1906 / Over the Mureș River / Historical monumentbookmark
Arad's Trajan Bridge crosses the river Mureş, connecting the traffic axes for both cars and trams, between the city centre and Aradul Nou district. It was built during the years of 1910-1913 and rehabilitated during 2010-2011.
The construction of Arad’s Trajan Bridge has been originally promoted as a proposal of the Administration of Arad, at the beginning of the 20th century. During 1908, a project-agreement was made with the Austrian Railway Company. The architectural plan of the bridge was designed by engineer Robert Toth from Reșița. The construction of the bridge took place in the period of 1910-1913.
Most of the bridge’s structural elements were made at the famous Bridge Factory in Reșița, between the years of 1910-1912. The weight analysis and the official handing over of the bridge to Arad happened on 11 November, 1910. Towards the end of World War II, the bridge was dynamited in 1945, but the structure was not so badly affected. The bridge was rebuilt within a few months after the war.
The bridge was built after a plan devised by the engineer Robert Toth (1857-1913). The iron structure was produced in the Bridge Factory in Reșița, named: Kaiserliche und Königliche Privilegierte Österreichische Staatseisenbahngesellschafft-St.E.G.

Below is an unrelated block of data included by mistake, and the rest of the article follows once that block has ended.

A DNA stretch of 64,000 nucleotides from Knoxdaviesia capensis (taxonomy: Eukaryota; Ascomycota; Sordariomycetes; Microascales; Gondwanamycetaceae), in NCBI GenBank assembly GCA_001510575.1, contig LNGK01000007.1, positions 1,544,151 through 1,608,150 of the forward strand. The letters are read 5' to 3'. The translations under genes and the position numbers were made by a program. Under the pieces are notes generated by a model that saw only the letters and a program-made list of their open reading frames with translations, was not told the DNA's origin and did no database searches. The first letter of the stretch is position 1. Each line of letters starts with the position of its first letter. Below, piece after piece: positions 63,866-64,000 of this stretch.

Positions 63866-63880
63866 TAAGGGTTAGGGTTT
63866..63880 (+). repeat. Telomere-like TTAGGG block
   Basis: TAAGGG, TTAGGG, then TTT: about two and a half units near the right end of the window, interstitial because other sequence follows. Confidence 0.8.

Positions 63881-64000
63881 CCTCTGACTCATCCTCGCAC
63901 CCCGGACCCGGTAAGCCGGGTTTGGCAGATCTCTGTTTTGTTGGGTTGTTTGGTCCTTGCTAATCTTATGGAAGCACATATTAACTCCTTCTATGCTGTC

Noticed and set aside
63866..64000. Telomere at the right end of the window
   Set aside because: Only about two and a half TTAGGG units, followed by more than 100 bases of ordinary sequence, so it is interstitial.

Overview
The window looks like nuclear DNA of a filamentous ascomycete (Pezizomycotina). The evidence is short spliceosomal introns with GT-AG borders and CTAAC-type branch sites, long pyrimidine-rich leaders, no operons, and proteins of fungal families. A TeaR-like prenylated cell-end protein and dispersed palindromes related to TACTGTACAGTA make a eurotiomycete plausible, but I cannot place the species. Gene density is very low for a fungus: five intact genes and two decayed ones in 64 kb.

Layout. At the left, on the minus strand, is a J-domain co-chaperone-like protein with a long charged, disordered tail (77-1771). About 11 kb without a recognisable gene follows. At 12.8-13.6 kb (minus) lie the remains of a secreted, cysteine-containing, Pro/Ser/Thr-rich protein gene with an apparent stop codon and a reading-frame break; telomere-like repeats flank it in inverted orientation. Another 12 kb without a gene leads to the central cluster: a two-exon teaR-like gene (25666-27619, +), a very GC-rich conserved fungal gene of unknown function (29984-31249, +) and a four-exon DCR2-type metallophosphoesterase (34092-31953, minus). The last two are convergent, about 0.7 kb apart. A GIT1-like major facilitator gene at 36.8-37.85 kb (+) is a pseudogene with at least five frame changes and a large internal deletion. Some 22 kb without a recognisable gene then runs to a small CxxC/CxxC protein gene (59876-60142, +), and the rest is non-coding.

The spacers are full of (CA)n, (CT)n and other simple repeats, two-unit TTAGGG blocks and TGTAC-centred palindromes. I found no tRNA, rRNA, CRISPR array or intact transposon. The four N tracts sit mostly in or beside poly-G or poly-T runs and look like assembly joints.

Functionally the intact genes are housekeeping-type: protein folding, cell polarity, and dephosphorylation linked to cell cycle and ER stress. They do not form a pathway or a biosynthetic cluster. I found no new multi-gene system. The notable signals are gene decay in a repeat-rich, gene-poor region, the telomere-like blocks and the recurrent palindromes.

The ornamentation of the bridge shows Seccesionist details. From a far-away perspective, the bridge seems to consist of three consecutive smaller bridges, thanks to the curved shapes of the classic “Gerber” system.
Therefore, the bridge has three openings: the central one, which measures 85,30 metres, and two marginal ones, each measuring 50,05 metres. The total length of the bridge covers the distance between the dikes along the river Mureș.The width of the carriageway, composed of two traffic lanes, one on each end, is of 8,05 metres. The width of the bridge is of 9.8 metres. On the outer edge of the main beams, there are suspended walkways with a moving width of 1,5 metres each.
Although much smaller in its current form, the Trajan Bridge of Arad is very similar to the famous Liberty Bridge (former Franz Joseph Bridge), across the Danube in Budapest. In 1945, the Budapest bridge shared the same fate as Arad’s bridge, as it was dynamited by Nazi air raids, but the consequences were more significant.
Data which indicates a direct link between the architects of these two bridges couldn’t be found. It is obvious that both have undergone training in the Budapest School of Engineering, being influenced by the european design phenomenon generated by Gustave Eiffel and other German and Austrian engineers.
Robert Toth, the designer of Arad’s Trajan Bridge, after graduating from the Piarist high-school in Timișoara, continued his studies at the Technical University of Budapest and then took an internship at the Hungarian Railways (Magyar Államvasutak) at which point, it is very possible he could have met János Feketeházy, the designer of the Liberty Bridge in Budapest.
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